WEDDING KNEELER. This was stitched by the Churchwardens to mark the new Millenium, the work was funded by Lord Somerleyton whose daughter Alicia was married in this Church.
He is not here, he is risen (picture copyright suffolkchurches.co.uk)
BEFORE YOU LEAVE THE CHURCH
Remember that as well as being a place of historical interest, this is foremost a place of worship, the House of God. We invite you to sign your name in the visitor's book at the back of the church.
BY THE CHURCH DOOR........
THE HOLY WATER STOUP, a common feature in ancient churches, is still in use today. A note explaining its use hangs beside it.
GROTESQUE HEAD beneath the stoup is Norman and looks to have been a fountain head.
COAT OF ARMS above the door is that of Charles II and erected on the restoration of the Monarchy in the year shown.
In the Church PLATE the oldest item is a Communion Cup with lid dating from 1645. There is also a BIBLE of 1701
OUTSIDE THE CHURCH.
MAIN DOOR is recent but the strap hinges and 14th cent. lock remain. Note the Norman shafts in the doorway re-used upside down.
PORCH windows have examples of 17th cent. painted Flemish Glass. Note Physician with glasses.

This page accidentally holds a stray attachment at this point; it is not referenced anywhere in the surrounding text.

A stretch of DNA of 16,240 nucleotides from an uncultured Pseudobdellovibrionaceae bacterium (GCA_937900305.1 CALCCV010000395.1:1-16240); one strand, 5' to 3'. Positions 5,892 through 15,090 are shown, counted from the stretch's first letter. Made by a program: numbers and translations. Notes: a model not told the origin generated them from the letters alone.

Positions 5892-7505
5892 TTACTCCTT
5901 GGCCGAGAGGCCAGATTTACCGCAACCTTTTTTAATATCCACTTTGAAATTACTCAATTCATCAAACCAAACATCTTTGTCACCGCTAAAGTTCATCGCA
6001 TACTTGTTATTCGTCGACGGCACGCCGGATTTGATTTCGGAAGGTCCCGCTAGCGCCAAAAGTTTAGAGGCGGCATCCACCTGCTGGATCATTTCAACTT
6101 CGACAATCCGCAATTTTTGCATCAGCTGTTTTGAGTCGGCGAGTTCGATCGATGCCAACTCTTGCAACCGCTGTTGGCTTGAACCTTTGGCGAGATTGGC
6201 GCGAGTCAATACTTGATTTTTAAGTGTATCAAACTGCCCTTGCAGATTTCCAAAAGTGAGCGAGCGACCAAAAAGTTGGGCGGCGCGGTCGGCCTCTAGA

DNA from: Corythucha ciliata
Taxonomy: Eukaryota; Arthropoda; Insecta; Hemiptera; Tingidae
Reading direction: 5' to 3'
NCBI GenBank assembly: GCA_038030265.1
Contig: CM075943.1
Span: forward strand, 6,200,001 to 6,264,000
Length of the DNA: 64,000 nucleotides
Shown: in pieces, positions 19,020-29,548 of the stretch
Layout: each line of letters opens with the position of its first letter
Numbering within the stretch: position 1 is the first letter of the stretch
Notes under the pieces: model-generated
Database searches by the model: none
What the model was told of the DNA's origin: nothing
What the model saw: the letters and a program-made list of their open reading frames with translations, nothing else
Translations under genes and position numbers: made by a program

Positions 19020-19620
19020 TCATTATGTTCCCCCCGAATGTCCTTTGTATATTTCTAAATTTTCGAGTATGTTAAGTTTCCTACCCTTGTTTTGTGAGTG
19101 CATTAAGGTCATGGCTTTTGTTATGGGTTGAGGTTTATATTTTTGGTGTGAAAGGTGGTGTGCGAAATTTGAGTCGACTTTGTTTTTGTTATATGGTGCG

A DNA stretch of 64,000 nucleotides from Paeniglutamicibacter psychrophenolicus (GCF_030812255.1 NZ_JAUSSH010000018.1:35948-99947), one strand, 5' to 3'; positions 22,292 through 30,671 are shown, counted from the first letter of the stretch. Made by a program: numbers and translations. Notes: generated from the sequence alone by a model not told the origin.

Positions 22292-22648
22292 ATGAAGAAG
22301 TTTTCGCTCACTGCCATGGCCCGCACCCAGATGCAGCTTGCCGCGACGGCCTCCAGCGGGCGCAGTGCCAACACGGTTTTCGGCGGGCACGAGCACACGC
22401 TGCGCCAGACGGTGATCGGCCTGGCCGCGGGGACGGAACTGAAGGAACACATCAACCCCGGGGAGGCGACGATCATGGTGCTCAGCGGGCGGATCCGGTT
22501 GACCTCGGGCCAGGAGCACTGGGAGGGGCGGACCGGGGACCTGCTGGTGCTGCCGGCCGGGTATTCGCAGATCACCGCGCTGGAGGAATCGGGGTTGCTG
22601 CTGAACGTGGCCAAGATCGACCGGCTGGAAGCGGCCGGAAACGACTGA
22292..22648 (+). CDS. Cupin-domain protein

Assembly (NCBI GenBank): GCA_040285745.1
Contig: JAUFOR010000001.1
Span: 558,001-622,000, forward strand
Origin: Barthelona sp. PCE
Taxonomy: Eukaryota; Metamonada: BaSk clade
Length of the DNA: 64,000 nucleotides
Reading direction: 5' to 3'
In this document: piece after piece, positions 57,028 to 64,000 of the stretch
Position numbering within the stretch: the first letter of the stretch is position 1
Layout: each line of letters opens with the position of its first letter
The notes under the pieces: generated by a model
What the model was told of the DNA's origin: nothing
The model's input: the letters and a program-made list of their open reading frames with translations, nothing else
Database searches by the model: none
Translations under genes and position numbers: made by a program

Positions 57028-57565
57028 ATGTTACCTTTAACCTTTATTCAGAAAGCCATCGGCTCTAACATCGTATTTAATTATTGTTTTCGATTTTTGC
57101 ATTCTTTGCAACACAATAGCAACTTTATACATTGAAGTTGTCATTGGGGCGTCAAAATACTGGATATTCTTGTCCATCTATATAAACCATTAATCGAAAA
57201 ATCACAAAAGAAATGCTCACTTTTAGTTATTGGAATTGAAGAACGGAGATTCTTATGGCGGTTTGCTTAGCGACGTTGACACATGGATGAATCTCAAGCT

SUNDIAL 1993 replaces the 17th cent. one mentioned by Dickens, which had become unsafe, and a 1983 model installed upside down!
TOWER c 988 is higher than originally built and contains numerous Saxon/Norman openings, some of them blocked up. There are two bells, one of 1670, the other from Flixton of 1662. The bells were overhauled and restored in 2005 with funds from the Treasurers' sponsored Christmas day swim. The tower is not in the middle of the west wall. When the nave was widened in the 14th cent. the north wall was retained and the the new south wall built further away. Originally, the Tower would have been no higher than the topmost course of round-arched openings (approximately level with the present ridge of the Nave). The four Early English openings above date the topmost section to 14th century.
SQUINT - exterior to north of tower in west wall.
NORTH DOORWAY - note simple Norman rounded arch.
FONT - beside Priest's door on south side of chancel, is Norman and came from Flixton.
SCRATCH DIALS - two are to be found on the buttress nearest the Porch, rather overgrown with lichen.
STONE CROSS on the East gable end was carved and erected in 2006 with funds from the Treasurers sponsored Bell ringing on Christmas Day 2005.
PORCH GATES bear the emblems of Our Lady and St. Andrew, the patron saints of the church.
WE HOPE YOU HAVE ENJOYED YOUR VISIT to Blundeston Church and have found something in it of interest and beauty and that is has spoken to you of God's abiding presence. God bless you on your way.